[The following is a reprint of an article I wrote for the Brisbane Circle magazine as requested by some of you who do not receive it.]
Most relationships go through a phase, perhaps best understood as the ‘power struggle’. Typically it occurs after the honeymoon phase is over. A good way to end the honeymoon phase is to come back from one, but more and more these days, it comes to an end much earlier. Often it happens once a couple move in together – way before a honeymoon is booked and paid for!
During the honeymoon phase, passions run high (so sex is good and comes naturally) neither can do wrong and the future is so bright they both need to wear shades.
But perhaps the best way to induce the power struggle is to have children. Now, there is lots more work to do and less sleep to do it on.
(Whoever still thinks of having a child as a way of ‘bringing us closer together’ methinks is having a child for the first time!)
Whenever it begins, we all need to understand what the power struggle is really about, if we want to survive it with our sanity and relationship intact.
Ironically, the power struggle has its origins in the honeymoon phase. For many couples, the greater the lift in the honeymoon phase, the greater the fall into the power struggle. This is why the more intense the attraction initially, the higher the relationship failure rate later.
There are two major forces at work here. We need to understand both of them if we are going to avoid the worst outcome of all – children involved and parents who are coming to hate each other.
The simpler force is that in a strong honeymoon phase everything is easy. Each partner falls over themselves to anticipate their partner’s desires and to meet said desires. Birthdays and special events are not only remembered, but celebrated thoughtfully. Boys do the washing up and talk late into the night, girls laugh at his jokes and can’t wait to jump into bed, he gives foreplay and afterplay, she happily tries different positions and gives oral sex. (Mind you, if these things are not happening in this phase do not expect them later in the relationship, it is downhill from here!)
This all occurs, and here is the key word: ‘effortlessly’. Why is it relatively effortless? Because it is fuelled by the promise of living happily ever after – nothing releases love hormones, like oxytocin, more strongly. The hope is ‘this person will make me happy’. I call this the ‘promise of happiness’.
Note that I did not use these words, ‘we will make each other happy’. No, the hope is ‘you will make me happy’. So guess what happens when the honeymoon is over and both parties, or even just one, starts to sit back hoping to reap the rewards of ‘being made happy’.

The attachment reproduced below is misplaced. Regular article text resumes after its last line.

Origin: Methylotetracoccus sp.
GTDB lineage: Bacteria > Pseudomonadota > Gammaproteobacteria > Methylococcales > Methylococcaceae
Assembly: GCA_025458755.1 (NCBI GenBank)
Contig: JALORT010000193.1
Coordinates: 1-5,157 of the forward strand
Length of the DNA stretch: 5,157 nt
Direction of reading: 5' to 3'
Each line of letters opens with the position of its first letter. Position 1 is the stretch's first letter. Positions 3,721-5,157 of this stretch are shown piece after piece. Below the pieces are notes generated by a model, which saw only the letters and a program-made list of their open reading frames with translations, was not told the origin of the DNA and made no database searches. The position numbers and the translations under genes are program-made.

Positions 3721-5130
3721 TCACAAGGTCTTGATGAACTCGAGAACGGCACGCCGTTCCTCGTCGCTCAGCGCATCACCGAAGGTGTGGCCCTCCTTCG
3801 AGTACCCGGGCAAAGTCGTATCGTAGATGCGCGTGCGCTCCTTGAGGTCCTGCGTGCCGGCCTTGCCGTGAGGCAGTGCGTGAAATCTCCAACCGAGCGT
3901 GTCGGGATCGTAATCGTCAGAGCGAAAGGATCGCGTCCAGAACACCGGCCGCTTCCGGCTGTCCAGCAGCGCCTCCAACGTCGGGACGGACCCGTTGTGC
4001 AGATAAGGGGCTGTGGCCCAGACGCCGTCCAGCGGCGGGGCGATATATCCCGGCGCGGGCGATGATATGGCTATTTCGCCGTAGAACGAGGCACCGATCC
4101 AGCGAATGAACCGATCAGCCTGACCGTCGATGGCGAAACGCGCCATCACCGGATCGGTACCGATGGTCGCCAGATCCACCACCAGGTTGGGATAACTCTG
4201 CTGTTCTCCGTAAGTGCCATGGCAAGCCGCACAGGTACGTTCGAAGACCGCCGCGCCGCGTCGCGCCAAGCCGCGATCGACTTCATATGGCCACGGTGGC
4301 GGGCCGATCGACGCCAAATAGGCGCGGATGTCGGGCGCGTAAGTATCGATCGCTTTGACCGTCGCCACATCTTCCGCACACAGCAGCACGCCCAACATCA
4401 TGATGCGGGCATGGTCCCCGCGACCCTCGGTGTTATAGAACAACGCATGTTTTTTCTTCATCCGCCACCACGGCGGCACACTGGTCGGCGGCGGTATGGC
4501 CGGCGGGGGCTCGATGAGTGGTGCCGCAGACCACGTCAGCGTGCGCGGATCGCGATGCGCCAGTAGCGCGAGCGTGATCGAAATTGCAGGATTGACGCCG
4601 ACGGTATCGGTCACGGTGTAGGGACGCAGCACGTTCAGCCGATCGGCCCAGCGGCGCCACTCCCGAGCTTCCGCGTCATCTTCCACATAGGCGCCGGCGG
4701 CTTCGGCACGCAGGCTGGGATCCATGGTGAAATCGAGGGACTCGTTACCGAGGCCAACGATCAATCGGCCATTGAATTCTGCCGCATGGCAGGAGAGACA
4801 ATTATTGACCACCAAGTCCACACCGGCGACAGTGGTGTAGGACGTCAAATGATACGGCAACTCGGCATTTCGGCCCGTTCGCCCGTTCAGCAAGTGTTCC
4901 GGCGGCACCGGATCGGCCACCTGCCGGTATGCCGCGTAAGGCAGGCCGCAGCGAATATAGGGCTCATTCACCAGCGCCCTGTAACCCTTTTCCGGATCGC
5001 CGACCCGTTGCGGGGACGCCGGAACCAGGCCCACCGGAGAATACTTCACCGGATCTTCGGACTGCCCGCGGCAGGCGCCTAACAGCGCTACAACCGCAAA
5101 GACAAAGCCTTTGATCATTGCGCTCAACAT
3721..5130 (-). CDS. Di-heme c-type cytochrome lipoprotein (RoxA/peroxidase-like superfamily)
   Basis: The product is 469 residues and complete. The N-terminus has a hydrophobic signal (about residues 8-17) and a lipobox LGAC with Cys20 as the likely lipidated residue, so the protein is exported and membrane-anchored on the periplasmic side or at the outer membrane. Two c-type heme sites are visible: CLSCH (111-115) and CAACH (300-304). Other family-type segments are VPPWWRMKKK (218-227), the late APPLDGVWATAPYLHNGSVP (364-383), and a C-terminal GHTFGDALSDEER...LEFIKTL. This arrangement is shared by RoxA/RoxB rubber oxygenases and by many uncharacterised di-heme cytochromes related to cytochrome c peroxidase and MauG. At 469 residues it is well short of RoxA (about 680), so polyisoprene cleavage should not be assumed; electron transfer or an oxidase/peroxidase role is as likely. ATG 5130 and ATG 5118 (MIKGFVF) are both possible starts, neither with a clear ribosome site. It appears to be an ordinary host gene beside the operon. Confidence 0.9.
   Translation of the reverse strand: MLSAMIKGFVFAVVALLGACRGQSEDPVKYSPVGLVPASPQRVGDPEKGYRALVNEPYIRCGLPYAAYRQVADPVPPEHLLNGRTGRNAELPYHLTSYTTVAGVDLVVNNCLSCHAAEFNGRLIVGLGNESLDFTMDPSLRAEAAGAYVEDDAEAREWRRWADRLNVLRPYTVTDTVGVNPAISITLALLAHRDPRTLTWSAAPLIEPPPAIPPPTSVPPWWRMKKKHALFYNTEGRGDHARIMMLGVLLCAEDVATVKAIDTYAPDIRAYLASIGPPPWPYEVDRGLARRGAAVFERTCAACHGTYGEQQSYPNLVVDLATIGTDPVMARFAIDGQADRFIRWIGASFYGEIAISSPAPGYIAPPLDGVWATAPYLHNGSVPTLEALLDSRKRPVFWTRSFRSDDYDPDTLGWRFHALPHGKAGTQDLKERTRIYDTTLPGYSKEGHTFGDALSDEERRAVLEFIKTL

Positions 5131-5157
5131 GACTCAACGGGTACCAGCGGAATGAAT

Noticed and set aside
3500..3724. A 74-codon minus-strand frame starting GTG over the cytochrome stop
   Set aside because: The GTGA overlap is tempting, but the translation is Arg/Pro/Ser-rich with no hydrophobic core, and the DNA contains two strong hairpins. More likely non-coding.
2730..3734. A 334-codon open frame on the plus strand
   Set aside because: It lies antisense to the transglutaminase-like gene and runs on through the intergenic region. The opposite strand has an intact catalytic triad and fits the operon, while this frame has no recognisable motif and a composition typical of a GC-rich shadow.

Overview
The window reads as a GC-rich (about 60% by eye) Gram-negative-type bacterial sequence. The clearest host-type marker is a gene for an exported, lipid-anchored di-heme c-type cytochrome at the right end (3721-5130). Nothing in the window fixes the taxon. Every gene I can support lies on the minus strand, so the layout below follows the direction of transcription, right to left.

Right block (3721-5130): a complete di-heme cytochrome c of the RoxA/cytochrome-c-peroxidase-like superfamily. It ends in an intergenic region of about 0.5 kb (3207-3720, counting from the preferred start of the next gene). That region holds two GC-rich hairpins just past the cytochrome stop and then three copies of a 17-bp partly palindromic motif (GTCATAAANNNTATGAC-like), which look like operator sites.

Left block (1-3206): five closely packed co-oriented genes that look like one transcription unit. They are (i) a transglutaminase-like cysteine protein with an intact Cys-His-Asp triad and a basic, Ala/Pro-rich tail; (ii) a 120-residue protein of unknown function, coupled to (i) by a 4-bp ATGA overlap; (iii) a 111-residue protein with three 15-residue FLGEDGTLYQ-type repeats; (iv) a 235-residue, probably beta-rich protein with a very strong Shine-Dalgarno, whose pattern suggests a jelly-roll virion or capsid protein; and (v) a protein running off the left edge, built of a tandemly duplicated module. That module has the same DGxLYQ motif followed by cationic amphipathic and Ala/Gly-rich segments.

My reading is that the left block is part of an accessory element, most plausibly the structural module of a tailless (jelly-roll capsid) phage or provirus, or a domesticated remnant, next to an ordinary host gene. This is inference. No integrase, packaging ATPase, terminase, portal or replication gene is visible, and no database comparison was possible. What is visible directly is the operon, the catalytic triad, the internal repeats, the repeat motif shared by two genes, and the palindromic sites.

It is not only that the hormonal fuel of the promise has burnt out, it is also about it becoming time to collect. And guess what happens when both partners start to sit back and collect on the promise of their partner making them happy? You guessed it, bring on the power struggle.
Usually, one partner will go first and sit back and hope to collect.
You see, the ‘effortlessness’ was an illusion. It did take effort but the effort was fuelled by the promise of happiness, but at some point we want to collect. The more effortless the relationship appeared in the honeymoon phase, the more we feel cheated and confused when it comes to an end. Couples can feel they have fallen out of love.
If there was less of a honeymoon, this can be easier to survive as the couple are more used to having to put in some effort along the way.
So, after one pulls the trigger, the other quickly works out how the game is played. If you are not going to do that for me, then I’m not doing this for you. Maybe I will articulate it, or maybe I will just let you find out … in due course.
The second force at work here runs much deeper. All of us are wounded as children in some ways. No childhood leaves an unwounded child. If you had a childhood, you’ve got wounds.
Good, bad or indifferent parenting, you have a wound. No parents can be all things to their children nor should they be. Wounds drive us to achieve, other wounds mean that we expect the world to look after us. For example, if you had a parent who was distant and emotionally unavailable to you, leaving you with the wound that there was something wrong with you, then your partner, by fully connecting with you, could make you better again. There are many kinds of wounds.
Guess when we all hope to heal our wounds? Outside of therapy, there is only one way: in the next intimate relationship that comes along in our life.
Of these two forces, it is the ‘seeing our partner as our potential wound healer’ that runs deepest. This ‘promise of healing’ is even more powerful than the promise of happiness. Long after the promise of happiness has been broken, the promise of healing will keep a couple together even while they make life tedious for their partner as they power struggle on.
So, what to do?
I will pick that up in the next edition. Stay tuned.